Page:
The LST is administered by Public Safety Testing (PST). PST carries out the hiring process for some jurisdictions.

Sometimes candidates are required to do basic fitness activities like push-ups. Some organizations use Stanard & Associates police officer physical ability testing. This tests skills like jumping over a ditch and ducking under an obstruction.

Santa Ana College states that people frequently underestimate the physical shape that they need to be in. PST has suggested preparation for individuals who take its physical fitness test.

POST Academies and POST-Approved Training Programs

States set minimum hours for police training; there is some variance. However, POST academies often go well above the stated minimum. California POST states that most academies exceed the state’s 664 hour minimum by at least 200 hours.

The following are among the typical content areas:

• Law
• Human behavior
• Patrol
• Investigations
• Traffic control

Typically POST attendees are sponsored by an employee. Not only is their attendance free, they receive a salary (although at a lower level than what they will receive once they have completed their training).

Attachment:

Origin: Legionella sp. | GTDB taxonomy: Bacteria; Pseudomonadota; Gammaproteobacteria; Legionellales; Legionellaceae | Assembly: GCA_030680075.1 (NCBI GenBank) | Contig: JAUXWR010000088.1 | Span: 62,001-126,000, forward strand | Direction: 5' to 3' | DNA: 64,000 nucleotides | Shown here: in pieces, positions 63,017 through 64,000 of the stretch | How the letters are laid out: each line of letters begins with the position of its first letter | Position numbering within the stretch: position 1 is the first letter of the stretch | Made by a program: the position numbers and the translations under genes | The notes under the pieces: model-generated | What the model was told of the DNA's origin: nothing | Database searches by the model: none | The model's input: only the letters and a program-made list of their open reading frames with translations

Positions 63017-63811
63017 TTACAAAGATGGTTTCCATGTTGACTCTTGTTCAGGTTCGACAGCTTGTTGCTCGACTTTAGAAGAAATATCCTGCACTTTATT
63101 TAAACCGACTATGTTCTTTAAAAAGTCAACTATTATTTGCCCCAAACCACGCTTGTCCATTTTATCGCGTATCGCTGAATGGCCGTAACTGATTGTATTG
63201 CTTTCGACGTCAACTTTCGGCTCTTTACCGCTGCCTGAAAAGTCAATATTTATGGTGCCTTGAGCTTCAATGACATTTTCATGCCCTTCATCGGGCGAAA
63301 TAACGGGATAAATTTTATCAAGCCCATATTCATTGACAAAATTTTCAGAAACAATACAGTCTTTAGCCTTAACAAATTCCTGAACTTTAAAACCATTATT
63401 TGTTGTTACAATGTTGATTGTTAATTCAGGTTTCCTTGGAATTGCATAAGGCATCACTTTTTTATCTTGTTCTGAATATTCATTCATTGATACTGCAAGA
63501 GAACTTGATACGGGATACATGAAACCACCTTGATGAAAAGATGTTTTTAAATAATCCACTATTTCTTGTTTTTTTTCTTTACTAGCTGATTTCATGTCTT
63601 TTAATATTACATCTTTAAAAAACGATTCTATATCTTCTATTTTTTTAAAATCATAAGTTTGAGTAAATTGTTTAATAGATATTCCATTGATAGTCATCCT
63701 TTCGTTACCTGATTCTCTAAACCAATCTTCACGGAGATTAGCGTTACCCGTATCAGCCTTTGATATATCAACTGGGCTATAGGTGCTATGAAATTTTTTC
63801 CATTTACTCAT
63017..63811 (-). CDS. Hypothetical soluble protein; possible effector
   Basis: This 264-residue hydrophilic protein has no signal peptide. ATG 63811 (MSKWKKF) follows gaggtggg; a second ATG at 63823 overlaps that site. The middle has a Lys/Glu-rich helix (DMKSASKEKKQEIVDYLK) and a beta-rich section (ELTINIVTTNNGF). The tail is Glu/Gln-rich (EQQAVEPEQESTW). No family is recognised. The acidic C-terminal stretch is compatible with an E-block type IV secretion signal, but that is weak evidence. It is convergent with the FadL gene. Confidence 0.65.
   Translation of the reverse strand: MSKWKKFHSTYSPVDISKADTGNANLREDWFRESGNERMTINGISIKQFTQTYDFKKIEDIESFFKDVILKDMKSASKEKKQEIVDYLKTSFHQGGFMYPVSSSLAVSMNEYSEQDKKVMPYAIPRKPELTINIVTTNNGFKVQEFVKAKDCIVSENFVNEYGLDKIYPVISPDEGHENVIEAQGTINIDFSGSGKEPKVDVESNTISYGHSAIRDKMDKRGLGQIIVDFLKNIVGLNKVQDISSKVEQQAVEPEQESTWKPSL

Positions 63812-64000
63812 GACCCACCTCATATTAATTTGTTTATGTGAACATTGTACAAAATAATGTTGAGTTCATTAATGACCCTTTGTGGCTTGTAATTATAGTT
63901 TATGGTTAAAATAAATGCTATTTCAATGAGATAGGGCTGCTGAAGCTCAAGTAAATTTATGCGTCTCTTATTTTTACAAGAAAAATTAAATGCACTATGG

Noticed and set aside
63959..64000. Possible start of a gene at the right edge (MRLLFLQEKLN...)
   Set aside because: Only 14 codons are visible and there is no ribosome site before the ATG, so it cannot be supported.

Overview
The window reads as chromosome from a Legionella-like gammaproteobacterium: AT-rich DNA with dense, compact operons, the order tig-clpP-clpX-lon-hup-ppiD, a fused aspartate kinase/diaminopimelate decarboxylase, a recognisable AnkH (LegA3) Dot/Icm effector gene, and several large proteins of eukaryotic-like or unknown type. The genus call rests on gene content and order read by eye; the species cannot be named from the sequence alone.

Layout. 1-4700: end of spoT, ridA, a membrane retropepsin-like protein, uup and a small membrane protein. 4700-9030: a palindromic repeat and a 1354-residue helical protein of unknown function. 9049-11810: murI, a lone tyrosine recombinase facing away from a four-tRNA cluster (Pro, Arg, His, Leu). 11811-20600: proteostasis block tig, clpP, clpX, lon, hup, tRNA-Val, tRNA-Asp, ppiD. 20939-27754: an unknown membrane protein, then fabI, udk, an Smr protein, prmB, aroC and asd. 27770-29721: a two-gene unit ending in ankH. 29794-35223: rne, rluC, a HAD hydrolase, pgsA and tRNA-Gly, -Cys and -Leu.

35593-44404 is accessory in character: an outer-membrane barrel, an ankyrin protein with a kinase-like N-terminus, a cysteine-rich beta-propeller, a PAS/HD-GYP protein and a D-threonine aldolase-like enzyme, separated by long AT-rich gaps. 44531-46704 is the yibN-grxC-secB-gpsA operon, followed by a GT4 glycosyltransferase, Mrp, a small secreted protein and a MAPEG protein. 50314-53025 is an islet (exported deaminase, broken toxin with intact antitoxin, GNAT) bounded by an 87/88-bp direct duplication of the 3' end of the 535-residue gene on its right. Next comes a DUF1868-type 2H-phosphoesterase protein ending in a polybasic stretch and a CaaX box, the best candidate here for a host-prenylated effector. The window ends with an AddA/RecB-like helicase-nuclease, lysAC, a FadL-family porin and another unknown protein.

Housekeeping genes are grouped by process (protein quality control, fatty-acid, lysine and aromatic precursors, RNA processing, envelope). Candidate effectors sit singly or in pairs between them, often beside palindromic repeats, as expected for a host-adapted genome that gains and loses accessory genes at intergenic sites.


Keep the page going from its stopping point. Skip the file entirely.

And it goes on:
Some police academies offer room and board or provide dormitories for cadets who are out of the immediate area.

Academies may or may not allow self-sponsorship. In some cases, there are prohibitions. Washington State offers its Basic Law Enforcement Academy (required of city and county hires) only to individuals who are sponsored by a hiring organization.

Sometimes POST-approved programs are offered through colleges. The program may even award a degree. Idaho POST states that prospective law enforcers can opt for attendance at any of four state colleges in lieu of attending their academy (https://post.idaho.gov/college-programs/). Students need to meet hiring standards in order to enroll.

Exploring Police Careers

Police work is clearly not for everyone, and some who begin the training process don’t complete it. However, those who think it might be the ideal career can begin exploring at an early age. Opportunities may include ride-alongs, volunteering, and even citizen’s police academies for youth (https://www.discoverpolicing.org/explore-the-field/opportunities-for-youth).

Sometimes promising young men and women who don’t yet meet age requirements are hired in another capacity (https://cops.usdoj.gov/html/dispatch/09-2019/recruitment.html).

The NYPD has a Cadet Corps program with scholarships in exchange for service commitment (https://www1.nyc.gov/site/nypd/careers/cadets/police-cadets-program.page).

Salary

Police officers earned a mean salary of $67,600 in 2019; this is based on an hourly wage of $32.50. The 10th percentile salary is $36,960; the 90th, $105,230. BLS data May, 2019

California may be known for its high cost of living, but it is also the highest paying state for police officers — in fact, it’s not even close. The top ten metropolitan areas, wage-wise, are all in California.

Resources

International Association of Law Enforcement Standards and Training https://www.iadlest.org/post-portal
Discover Policing https://www.discoverpolicing.org/explore-the-field/discover-policing-in-your-state/